Thanks to the National Secular Society (and others), The Law Society finally saw the error of its ways at the end of last November.  Apparently "the Society had 'reviewed the note in the light of criticism' and they had 'withdrawn the note' and were 'sorry' ."

That gives two causes for delight.  The main one is that it is 'one in the eye' for creeping sharia and a blow for secularism in England.  The other is the rare opportunity to see a hint of contrition from the blood-sucking lawyers.  It is not often that we see that happen!

Read more at this NSS link.

Tuesday, 30 December 2014

Tolerances and complex problems

One of my favourite quotations gets a regular airing . . .  indeed much more regular than my blog posts have been recently.

"For every complex problem there is an answer that is clear, simple, and wrong."

Almost everyone laughs at that.  It sounds both incisive and frivolous at the same time.  I expect most people then dismiss it from their minds and would probably be delighted if they hear it again in a year or two without getting any more wisdom from it.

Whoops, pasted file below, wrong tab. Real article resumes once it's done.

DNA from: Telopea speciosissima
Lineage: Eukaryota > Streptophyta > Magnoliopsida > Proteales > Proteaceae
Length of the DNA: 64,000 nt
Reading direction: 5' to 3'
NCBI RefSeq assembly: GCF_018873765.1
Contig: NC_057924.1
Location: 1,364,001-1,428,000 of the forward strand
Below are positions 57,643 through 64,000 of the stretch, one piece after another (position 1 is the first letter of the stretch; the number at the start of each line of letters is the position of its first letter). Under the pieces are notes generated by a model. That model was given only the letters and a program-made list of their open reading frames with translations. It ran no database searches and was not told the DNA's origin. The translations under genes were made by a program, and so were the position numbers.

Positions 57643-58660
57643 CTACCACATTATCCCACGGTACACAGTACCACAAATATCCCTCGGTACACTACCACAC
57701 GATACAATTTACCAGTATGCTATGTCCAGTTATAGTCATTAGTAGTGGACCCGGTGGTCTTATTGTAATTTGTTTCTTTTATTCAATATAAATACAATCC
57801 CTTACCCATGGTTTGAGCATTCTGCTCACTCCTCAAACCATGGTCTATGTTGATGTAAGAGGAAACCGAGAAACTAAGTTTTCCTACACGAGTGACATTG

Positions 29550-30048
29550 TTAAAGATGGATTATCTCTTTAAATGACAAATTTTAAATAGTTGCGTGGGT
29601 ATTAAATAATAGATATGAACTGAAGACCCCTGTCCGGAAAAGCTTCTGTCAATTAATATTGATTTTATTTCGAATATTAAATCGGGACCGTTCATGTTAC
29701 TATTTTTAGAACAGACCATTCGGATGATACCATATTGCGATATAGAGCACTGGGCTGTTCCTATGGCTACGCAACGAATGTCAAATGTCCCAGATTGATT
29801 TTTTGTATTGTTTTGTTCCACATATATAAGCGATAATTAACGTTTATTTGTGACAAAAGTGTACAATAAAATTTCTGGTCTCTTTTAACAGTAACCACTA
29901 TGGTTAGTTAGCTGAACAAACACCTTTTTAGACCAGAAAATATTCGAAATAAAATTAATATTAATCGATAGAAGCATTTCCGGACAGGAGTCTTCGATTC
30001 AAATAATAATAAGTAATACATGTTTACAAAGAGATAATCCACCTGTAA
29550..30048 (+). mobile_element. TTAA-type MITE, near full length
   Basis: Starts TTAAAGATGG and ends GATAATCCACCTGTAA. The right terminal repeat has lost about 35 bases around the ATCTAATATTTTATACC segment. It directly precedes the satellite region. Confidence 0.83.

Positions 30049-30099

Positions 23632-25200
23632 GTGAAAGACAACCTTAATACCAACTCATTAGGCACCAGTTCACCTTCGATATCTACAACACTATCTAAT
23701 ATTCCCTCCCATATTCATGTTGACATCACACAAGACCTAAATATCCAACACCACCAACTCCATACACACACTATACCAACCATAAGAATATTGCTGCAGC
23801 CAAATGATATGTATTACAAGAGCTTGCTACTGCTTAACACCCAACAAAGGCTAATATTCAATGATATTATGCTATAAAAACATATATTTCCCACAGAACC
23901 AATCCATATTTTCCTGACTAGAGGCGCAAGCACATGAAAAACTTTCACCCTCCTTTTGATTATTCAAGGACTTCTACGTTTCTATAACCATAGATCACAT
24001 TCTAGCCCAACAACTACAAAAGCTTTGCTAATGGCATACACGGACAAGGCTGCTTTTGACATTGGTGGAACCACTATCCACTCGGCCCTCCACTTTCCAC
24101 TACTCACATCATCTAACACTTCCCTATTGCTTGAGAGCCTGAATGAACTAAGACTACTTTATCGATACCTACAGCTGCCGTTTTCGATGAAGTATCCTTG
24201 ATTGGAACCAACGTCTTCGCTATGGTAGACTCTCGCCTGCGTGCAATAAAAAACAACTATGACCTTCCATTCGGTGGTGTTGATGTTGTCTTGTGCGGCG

For me, after enjoying it and regularly using it while reviewing technical designs in a complex engineering environment it has taken on a extra layer of meaning.  It should be the motto of all practical engineers.  What most people don't realise is that the art of engineering is to make things that might be a little bit wrong but to ensure that they are right enough to function correctly.

Engineers call this 'tolerancing'.  Proper choice of tolerances in any design is the art of balancing performance against cost.  If you get the design too right you might not be able to afford to build it, or might not have enough time.

This is well illustrated by the old story about how to tell the difference between a scientist and an engineer. 

Stand them in opposing corners of a room, with an attractive member of the opposite sex naked (and presumably rather tolerant and open-minded) in the middle.  Tell them to approach that person by successively halving the distance between themselves and the object of their desire. Then wait.

The first one to leave the room will be the scientist, who has worked out that, in this way, you will never really get there. The engineer, however, has figured out that you will get close enough - for all practical purposes.

Wednesday, 14 August 2013

No through road

This is an interesting take on graffiti on road signs.  I've posted some Parisian road sign graffiti before, but this is a new one on me.  No through road for mythical characters here!

No through road for mythical saviours, Jesus, crucified, graffiti, Paris
No through road for mythical saviours
Its interesting though.  When I see people wearing a cross around their necks I usually find myself wanting to ask what the T stands for.

Now I know!